• Talk to your trusted friends and family if you are experiencing racist bullying for help and support
  • Avoid bottling up how you are feeling as this could end up affecting your mental and emotional health and wellbeing. Even if you felt that you’ve dealt with what happened to you really well, you should always let someone else know what occurred and how it made you feel so they can support you and help to keep you and others safe
  • If you see someone else being racist, do not join in or encourage the behaviour by smiling, laughing or staying silent as it might make you a bystander
  • If you know the person well and you feel able to do so, you could try to educate them about the things they are saying. They might not understand that their actions are derogatory

Making a complaint to the police about racist bullying

You can make a complaint to the police if the school doesn't sort out racist bullying. Most police forces have school liaison officers who should be able to warn the bullies off. In serious cases you could ask whether your local force has a hate crime unit.

The police have been recording racial incidents separately since 1988 and figures have risen nearly every year since then. This is partly due to an increased willingness to become involved but also because it is now much easier to report racist incidents, in some areas you can report them online.

Schools need to know about tensions in their local communities. This information should be provided by the local police. Disputes within the community sometimes end up in school. Schools must keep a record book of the names of perpetrators of racial problems and are expected to work with the police and other agencies including the youth service and the wider community.

If you think your child has been subjected to racial discrimination then you can ask the Equality and Human Rights Commission for advice on what to do about it. People from every background are covered by the Race Relations Act. The Act applies to all schools and colleges, whether or not they are run by your local council or are private schools. School governors and school boards also have to be mindful of the law which covers admission, how they treat pupils and exclusion as well as decisions on special educational needs.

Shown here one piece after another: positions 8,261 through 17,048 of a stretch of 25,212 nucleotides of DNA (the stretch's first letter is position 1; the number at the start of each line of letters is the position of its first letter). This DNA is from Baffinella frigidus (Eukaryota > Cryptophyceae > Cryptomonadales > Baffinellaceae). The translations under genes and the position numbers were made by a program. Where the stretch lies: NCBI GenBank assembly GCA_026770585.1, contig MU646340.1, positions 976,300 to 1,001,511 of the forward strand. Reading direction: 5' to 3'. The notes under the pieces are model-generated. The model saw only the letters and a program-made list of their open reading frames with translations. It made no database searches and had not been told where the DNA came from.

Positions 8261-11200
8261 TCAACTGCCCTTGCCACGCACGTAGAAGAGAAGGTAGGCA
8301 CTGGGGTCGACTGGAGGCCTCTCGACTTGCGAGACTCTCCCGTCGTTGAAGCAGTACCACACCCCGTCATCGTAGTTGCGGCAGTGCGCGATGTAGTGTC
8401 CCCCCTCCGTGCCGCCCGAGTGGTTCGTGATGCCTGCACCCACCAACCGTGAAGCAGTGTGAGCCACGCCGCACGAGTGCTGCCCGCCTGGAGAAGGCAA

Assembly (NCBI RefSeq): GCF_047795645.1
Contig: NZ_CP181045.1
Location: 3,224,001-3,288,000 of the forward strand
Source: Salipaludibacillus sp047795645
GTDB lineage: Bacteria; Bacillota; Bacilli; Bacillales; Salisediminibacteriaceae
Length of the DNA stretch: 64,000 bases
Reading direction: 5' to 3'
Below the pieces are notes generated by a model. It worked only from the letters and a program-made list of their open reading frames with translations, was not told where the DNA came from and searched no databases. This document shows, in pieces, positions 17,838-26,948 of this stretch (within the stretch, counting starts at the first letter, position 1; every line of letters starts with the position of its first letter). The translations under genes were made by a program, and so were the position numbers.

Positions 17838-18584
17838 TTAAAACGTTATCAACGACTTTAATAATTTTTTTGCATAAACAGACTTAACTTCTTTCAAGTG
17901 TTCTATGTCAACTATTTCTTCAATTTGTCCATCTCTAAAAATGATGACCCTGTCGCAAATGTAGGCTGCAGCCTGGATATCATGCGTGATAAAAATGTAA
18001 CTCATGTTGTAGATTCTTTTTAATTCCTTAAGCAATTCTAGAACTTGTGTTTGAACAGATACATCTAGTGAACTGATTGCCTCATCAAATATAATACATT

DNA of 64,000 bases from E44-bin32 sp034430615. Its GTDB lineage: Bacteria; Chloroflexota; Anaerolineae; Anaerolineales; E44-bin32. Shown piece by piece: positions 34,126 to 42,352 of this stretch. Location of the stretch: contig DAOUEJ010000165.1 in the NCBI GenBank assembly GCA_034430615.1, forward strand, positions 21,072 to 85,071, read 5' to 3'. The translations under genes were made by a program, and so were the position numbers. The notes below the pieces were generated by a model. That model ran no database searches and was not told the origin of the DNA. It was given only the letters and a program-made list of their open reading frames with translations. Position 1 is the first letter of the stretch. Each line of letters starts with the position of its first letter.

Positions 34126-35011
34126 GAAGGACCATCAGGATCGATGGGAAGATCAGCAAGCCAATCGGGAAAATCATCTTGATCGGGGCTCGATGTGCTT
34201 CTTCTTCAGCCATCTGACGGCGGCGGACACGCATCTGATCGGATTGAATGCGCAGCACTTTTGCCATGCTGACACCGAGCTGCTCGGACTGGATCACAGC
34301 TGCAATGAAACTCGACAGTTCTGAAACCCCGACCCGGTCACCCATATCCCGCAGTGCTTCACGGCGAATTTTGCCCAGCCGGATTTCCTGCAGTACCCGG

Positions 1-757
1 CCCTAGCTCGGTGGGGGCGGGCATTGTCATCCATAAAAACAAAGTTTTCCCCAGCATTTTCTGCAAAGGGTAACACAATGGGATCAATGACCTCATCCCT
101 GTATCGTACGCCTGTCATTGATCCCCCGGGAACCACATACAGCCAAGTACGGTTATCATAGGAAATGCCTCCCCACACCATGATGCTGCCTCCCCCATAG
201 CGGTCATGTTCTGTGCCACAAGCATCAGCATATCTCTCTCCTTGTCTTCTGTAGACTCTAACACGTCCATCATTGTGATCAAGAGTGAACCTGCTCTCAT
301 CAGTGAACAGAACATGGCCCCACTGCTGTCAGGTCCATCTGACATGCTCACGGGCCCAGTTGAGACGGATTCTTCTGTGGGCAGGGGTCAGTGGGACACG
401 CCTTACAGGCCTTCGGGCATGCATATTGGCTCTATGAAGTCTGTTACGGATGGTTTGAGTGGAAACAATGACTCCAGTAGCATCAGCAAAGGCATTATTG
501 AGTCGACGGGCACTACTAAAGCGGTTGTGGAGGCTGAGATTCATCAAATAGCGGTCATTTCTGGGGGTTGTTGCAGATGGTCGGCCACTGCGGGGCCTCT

Racist bullying is an offence

If your child has been threatened or attacked because of his/her race, then you must contact the police. Parents say that the police are generally very helpful and this may be because they are now much more aware of racist issues themselves.

It is now a criminal offence under the Crime and Disorder Act 1998 to racially harass or assault anyone and the Public Order Act 1986 makes it an offence to use threatening, abusive or insulting language or behaviour to stir up racial hatred. Racist leaflets are also outlawed.

Since 2001, amendments to the 1976 Race Relations Act mean that complaints of racial discrimination in education can be brought straight to the county courts (England, Wales and Northern Ireland) or sheriff courts (in Scotland) without having to be referred first to the Secretary of State for Education.

Further resources 

It may help to chat to other parents on our forums to find out how they are dealing with this issue within their family life. You can also talk to us online via our live chat service, email us at askus@familylives.org.uk or call us on our helpline on 0808 800 2222 to speak to trained family support worker.

 

This page was updated on August 2021